What is gum disease?
Tartar and plaque are perfect environments for bacteria. Gum disease occurs when bacteria starts to attack the soft gum tissue surrounding the teeth, causing swelling soreness or infection. Smoking causes people to have more plaque, which can make gum disease worse. Gum disease usually develops painlessly so it’s easy not to notice the damage it is doing. If the disease is left untreated for a long time, treatment can become more difficult.
There are two main forms of gum disease:
Gingivitis – is the inflammation of the gums, usually caused by bacterial infection, as a result of plaque build-up on teeth and gums. This results in red, tender or swollen gums and bad breath.
Periodontitis – if left untreated, gingivitis develops into periodontitis, which affects the tissues supporting the tooth i.e. gums, bone and periodontal ligament. It can lead to a more serious infection that can destroy the bone supporting the teeth and causes the development of small spaces (pockets) between the gum and teeth, resulting in loose teeth that may eventually fall out.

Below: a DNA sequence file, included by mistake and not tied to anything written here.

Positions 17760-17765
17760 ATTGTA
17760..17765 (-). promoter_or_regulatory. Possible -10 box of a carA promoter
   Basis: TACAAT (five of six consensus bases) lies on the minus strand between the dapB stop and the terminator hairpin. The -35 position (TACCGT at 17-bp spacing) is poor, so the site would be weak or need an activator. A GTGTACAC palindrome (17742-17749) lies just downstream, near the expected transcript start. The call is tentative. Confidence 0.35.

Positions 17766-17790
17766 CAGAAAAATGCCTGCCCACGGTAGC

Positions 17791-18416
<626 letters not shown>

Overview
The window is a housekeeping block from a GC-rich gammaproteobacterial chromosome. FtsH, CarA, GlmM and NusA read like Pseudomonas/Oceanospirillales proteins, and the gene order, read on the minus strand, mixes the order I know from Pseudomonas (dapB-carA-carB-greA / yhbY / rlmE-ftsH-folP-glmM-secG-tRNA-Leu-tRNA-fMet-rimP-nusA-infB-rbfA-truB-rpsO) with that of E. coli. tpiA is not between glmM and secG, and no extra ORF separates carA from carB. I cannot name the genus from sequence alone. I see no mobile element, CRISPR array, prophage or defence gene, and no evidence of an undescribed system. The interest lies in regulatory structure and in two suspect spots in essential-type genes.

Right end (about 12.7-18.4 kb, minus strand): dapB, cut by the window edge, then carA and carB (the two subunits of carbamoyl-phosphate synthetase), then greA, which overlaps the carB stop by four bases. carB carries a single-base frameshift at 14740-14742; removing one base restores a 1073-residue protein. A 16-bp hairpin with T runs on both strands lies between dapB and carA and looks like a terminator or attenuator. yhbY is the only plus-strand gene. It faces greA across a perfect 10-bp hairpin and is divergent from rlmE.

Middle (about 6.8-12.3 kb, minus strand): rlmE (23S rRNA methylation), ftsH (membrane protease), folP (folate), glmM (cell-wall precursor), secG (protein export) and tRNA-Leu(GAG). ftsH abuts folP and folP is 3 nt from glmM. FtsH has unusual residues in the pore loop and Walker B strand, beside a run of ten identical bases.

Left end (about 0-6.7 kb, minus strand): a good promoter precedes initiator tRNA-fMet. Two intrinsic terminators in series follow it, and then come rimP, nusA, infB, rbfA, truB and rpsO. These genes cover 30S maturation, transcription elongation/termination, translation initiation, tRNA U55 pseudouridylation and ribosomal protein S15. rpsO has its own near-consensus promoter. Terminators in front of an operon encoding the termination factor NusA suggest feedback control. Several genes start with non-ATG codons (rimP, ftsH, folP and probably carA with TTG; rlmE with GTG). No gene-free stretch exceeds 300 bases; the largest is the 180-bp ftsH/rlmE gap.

The main risk factors for gum disease are poor oral hygiene (plaque and tartar build-up), smoking, diabetes, dental appliances that fit poorly, stress, genetic factors, compromised immunity and consuming certain medications. We offer Periodontal Gum Treatment to help prevent and treat gum disease.
Treating gum disease
Our dentists and hygienists work closely together to treat and reverse the effects of gum disease.
Mild cases of gum disease (gingivitis) can be treated by visiting a hygienist, who will perform a thorough clean and remove any calculus. This makes it easier for you to maintain a good level of oral hygiene at home by brushing twice daily and flossing regularly.
If severe gum disease is found (periodontitis), further treatment may be needed. The first stage involves non-surgical cleaning of the pockets below the gum line, known as root planing, which removes plaque and tartar from the tooth roots. As this involves deeper cleaning under the gum line, the procedure may require local anaesthetic and several visits to the practice.
If non-surgical treatment is unsuccessful, periodontal surgery may be required to stop progressive bone loss and help regenerate bone where possible.
In order to prevent progression of periodontitis, it is important to have regular check-ups and professional cleaning every three months so that affected teeth can be closely monitored and treated.